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India

‘If a woman doesn’t have proof, there are other clues’

Sonal Mattoo , a lawyer and founder of voluntary organisation Helping Hands, has been part of the internal committees on sexual harassment of many organisations, ranging from media to hospitality sectors. As the MeToo India movement gets more women to speak up, she talks to Ambika Pandit about the challenges these committees face

The MeToo movement has exposed the ubiquity of sexual harassment. But in most cases, survivors don’t even approach the prevention of sexual harassment committee…


What we are getting in terms of cases is like a drop in the ocean. Most shy away from reporting; this is more common among entry-level employees. The common reason is fear of victimisation at the workplace and the social stigma attached to such matters. That is where the role of the organisation comes into play. They have to ensure the staff feels comfortable and confident about reporting sexual harassment.

Don’t most managers try to “settle” the issue themselves rather than sending it to the internal committee (IC)?


Yes, they do though it is not the best way to resolve the problem. Normally a survivor will reach out to the person he or she reports to. However, experience shows that this often does not work, and the perpetrator returns to his old ways when he sees no action was taken in the first instance. So, managers must refer the matter to the IC as it has a well laid-out process to record, document and proceed on cases. We have seen that when a complaint comes about a person, we hear the same things about him from different people during the investigation. This reflects a behavioural pattern.

What is the burden of proof on the survivor — if there are no text/WhatsApp messages or video footage, what does a survivor do?


It is important that the person facing discomfort because of someone’s behaviour must report the matter even if there is no record of communication. The investigation begins based on the perception of the complainant. For instance, if a woman felt the gaze of a male employee disturbing she may dismiss it the first time, but the next time she will take note and take some steps like not being around him alone in a conference room or share her discomfort with someone around her. The IC investigation looks for these clues to reach a conclusion. Lack of evidence should not deter a person from reporting the matter.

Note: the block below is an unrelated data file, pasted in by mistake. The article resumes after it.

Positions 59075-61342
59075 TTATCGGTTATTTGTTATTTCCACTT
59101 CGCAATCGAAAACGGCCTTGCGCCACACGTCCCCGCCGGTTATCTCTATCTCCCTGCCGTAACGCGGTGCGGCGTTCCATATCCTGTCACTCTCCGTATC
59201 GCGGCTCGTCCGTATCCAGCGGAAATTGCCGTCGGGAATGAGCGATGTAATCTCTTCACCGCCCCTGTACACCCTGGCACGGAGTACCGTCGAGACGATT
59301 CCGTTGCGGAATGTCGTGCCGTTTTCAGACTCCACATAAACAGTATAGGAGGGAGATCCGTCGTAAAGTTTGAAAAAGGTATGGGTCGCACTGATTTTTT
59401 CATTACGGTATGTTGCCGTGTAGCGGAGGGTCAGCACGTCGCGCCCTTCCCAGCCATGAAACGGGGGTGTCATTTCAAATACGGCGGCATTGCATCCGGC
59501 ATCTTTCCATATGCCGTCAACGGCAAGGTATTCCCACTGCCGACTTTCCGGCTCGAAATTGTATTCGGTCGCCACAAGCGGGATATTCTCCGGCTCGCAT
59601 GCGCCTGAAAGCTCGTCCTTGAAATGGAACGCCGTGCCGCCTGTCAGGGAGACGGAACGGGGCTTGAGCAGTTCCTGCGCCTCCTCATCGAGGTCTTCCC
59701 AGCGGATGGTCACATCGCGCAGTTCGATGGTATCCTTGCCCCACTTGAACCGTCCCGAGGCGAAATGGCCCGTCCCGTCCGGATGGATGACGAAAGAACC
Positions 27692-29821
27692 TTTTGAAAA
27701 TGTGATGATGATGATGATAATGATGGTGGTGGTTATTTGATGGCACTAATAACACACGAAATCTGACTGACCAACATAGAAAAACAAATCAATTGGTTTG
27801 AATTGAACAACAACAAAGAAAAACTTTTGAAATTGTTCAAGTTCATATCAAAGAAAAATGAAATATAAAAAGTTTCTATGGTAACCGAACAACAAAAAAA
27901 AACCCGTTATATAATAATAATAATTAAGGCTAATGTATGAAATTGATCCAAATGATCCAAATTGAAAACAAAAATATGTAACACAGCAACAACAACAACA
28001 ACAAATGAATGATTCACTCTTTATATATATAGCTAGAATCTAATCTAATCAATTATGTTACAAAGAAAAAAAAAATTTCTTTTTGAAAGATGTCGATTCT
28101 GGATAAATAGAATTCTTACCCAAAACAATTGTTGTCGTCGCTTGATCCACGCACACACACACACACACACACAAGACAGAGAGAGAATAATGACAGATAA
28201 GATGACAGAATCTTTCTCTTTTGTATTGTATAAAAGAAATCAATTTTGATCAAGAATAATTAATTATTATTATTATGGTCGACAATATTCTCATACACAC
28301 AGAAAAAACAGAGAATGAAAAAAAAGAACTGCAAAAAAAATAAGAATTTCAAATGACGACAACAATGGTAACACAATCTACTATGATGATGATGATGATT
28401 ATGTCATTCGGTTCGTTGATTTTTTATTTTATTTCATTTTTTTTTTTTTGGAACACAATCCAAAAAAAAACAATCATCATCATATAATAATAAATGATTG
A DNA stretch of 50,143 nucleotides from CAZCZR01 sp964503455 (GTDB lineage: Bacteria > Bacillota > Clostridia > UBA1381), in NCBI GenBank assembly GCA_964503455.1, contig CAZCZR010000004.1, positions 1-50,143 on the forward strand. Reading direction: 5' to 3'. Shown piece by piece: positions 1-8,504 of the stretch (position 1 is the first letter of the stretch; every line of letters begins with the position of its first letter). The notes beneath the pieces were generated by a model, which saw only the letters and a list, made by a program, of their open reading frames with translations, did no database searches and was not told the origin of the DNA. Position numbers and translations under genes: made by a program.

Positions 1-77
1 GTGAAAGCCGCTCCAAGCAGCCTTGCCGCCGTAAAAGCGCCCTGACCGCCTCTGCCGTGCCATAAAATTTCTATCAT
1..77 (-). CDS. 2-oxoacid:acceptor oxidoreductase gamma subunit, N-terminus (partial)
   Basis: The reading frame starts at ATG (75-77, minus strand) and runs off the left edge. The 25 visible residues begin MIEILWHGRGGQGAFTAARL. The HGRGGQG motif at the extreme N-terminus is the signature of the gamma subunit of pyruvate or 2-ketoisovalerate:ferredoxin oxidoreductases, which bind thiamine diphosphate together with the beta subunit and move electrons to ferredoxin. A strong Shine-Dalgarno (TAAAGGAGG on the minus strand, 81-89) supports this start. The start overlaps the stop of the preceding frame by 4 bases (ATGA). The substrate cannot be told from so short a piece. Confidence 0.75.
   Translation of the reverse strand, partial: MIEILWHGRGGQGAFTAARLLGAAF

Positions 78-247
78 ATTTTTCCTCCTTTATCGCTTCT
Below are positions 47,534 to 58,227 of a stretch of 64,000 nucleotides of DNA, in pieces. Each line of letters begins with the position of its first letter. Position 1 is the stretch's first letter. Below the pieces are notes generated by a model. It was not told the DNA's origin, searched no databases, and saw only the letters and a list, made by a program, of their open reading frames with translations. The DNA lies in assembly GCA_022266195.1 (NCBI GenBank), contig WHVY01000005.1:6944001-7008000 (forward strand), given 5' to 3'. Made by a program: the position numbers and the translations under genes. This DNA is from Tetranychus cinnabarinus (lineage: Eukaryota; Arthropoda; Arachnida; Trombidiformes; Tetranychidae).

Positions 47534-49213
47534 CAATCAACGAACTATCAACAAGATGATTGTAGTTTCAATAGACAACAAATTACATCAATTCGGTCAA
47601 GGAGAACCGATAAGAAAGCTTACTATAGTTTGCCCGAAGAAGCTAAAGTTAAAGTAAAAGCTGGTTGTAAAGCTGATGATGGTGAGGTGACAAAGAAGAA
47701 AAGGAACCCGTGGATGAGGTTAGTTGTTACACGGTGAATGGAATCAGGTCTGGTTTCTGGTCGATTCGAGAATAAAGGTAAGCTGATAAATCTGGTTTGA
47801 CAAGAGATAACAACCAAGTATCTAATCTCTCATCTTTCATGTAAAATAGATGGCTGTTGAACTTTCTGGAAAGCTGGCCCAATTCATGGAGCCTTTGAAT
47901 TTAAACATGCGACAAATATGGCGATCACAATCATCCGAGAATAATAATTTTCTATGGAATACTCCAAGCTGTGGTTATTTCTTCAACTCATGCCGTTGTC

The MeToo movement has brought to the fore complaints that date back several years. What happens in such cases?

While there is a limitation period of 3-6 months for reporting cases to the internal committee, companies are taking note under their code of conduct rules. The code covers professional behaviour, hence older matters can be taken up even if they do not come within the timeframe set out by the law.

The lines between office and personal life is increasingly getting blurred. Are there an increasing number of cases where harassment has happened outside the office?

We do get a lot more cases now where harassment happened outside the workplace, usually at parties. We get cases where the situations that are perceived as sexual harassment arose in an inebriated condition, and later the woman realised that what happened was not out of her consent. Employees have to understand that even if harassment happens outside the office at a private gathering, since it is between two colleagues the matter can reach the IC and will be heard on merit.

Disclosure: Mattoo serves on BCCL’s IC as an independent member
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